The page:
Since his fiancé Diana was murdered (Debt to Pay, 2016), former pro baseball player turned small town police chief Jesse Stone has spent much of his time pounding a baseball into his glove, staring at his poster of Ozzie Smith, and throwing down glass after glass of Johnnie Walker Black Label. When an elderly woman from one of Paradise’s leading families is found dead inside her ransacked house, Stone’s trusty sidekick, Officer Molly Crane, has to sober him up and drive him to the scene.
Soon, the stakes get higher when a leading suspect in the case is found shot to death in the town’s nature preserve. With the mayor, who has her sights set on higher office, looking for an excuse to fire him, Stone manages to pull himself together just enough to dig into the case.
Meanwhile, in a gated community in another part of town, a group of promoters are planning a birthday bash for Terry Jester, a musician who was as big as Bob Dylan in the heyday of folk rock, but who disappeared from public view decades ago. The rumor was he fell into a terminal funk after recording his greatest album, The Hangman’s Sonnet, only to have the master recording—and only copy—mysteriously vanish. But now, there are rumblings that it may have been found.
Dealing with the party-goers and the unwelcome swarm of press coverage the event and the recording are sure to bring to little Paradise is another headache Stone does not need.
Eventually, Stone begins to consider the possibility that the murders and the missing recording might actually be related.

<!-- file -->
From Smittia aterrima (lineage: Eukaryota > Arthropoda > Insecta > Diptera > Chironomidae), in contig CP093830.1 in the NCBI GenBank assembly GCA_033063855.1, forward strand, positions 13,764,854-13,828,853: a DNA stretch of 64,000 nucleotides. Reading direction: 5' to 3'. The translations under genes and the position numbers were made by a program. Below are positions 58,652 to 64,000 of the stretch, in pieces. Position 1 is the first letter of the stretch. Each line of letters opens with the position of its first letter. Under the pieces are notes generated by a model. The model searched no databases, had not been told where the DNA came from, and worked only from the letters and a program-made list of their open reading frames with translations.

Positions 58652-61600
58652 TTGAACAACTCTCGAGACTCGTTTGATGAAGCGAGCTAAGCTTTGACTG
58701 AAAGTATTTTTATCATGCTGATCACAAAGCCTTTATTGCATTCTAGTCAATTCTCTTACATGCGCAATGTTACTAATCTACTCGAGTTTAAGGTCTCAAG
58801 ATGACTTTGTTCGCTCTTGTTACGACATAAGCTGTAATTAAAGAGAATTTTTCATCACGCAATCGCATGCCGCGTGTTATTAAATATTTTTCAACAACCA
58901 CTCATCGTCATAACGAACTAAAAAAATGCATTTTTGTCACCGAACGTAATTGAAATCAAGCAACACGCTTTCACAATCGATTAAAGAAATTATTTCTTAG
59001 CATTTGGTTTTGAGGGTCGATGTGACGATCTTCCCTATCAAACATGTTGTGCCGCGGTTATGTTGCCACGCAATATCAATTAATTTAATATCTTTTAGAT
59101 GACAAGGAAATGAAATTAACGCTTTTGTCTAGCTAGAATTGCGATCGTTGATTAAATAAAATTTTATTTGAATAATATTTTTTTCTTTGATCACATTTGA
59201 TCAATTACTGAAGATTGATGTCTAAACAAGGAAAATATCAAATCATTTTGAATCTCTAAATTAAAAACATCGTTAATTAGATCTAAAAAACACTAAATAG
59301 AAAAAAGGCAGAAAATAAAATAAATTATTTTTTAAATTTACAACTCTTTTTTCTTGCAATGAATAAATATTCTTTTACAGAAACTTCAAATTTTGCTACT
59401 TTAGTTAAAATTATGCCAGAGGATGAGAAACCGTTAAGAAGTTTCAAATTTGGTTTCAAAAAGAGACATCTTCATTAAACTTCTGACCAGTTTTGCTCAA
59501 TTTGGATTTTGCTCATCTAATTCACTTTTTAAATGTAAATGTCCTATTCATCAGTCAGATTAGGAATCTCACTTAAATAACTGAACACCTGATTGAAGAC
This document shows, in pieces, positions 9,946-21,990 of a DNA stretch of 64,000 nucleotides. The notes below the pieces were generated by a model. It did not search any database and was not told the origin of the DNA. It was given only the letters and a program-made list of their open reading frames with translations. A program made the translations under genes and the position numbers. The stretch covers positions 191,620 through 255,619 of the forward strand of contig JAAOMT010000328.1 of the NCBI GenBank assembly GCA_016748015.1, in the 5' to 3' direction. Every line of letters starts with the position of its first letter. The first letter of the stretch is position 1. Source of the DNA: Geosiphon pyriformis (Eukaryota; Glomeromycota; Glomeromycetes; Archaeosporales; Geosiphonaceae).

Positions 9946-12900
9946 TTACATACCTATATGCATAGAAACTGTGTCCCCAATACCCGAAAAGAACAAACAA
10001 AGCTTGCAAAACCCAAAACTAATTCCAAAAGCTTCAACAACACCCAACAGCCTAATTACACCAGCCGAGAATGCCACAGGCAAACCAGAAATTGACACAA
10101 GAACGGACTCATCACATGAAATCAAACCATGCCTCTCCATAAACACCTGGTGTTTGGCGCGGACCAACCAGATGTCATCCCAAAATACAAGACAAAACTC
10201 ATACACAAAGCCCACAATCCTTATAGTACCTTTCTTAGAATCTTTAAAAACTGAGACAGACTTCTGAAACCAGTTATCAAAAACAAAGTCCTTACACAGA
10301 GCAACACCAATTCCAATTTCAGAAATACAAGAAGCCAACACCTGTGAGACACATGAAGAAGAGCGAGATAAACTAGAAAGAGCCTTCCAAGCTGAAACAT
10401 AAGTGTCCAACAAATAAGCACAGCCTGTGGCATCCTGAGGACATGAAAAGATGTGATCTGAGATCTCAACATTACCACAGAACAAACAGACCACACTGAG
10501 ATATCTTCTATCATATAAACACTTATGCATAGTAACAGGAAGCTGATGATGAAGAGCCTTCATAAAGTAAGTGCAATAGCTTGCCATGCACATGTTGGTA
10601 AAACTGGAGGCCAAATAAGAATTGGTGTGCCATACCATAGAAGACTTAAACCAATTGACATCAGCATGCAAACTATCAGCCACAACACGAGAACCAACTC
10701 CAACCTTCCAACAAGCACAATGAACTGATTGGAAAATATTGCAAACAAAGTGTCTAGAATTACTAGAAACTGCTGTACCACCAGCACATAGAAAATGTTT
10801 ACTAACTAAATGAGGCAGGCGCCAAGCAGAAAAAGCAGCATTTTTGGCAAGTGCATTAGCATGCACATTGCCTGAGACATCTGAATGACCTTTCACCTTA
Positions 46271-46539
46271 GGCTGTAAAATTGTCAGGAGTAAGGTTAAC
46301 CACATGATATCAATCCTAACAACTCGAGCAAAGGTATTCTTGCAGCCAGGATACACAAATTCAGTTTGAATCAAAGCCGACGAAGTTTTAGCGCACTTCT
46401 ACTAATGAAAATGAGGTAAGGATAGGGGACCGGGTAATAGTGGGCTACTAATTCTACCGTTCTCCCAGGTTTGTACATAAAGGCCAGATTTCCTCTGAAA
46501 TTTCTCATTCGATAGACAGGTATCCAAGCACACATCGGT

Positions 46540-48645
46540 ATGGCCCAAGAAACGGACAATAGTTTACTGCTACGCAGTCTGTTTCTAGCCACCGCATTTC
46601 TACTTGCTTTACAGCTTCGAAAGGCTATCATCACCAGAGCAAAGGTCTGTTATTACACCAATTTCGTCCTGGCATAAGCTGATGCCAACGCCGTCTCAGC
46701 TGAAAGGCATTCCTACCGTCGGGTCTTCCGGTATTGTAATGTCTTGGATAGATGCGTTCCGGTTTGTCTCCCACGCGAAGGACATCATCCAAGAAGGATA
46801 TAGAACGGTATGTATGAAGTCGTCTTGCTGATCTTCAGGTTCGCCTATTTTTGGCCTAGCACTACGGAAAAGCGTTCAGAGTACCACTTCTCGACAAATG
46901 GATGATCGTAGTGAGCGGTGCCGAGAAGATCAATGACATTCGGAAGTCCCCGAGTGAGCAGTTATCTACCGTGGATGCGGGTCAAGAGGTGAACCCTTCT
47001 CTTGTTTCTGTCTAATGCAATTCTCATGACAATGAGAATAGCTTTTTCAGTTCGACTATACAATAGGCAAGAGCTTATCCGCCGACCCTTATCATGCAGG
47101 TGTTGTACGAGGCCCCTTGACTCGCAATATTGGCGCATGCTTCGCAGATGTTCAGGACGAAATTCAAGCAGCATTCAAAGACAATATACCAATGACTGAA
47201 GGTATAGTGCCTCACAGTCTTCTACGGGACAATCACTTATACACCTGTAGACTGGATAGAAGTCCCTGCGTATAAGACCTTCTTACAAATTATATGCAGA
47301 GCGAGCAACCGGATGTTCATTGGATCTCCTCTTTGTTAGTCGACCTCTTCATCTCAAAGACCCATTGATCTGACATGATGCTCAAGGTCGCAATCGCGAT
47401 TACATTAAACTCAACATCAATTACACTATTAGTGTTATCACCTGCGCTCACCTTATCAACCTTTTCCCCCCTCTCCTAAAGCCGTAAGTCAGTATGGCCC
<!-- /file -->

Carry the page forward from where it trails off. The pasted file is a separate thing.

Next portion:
Robert Parker’s The Hangman’s Sonnet is the fourth Jesse Stone novel Reed Farrel Coleman has written since taking over this series, and judging by the online fan reviews, he’s taking a little heat for not hewing closely to the character Parker created.
But that’s one of the things I admire about what Coleman is doing.
In Parker’s hands, there was little to distinguish Stone from Spenser, the Boston private eye and most beloved of Parker’s characters. Stone was just Spenser with women trouble and a drinking problem. Coleman has deepened the character, embellishing his back story, developing his friendships, and making him more human, complex, and memorable.
The result is another suspenseful, well-crafted story with intriguing characters and surprising plot twists.
I must admit that I saw the denouement coming, but that’s because I read it not just as a fan but as a fellow crime novelist. Coleman pulled the strands of the tale together the way I’d like to think I would have done it.
Robert Parker’s The Hangman’s Sonnet will be published by Putnam on Sept. 12, but it can be ordered in advance here.
And you can read more about Coleman and his work here.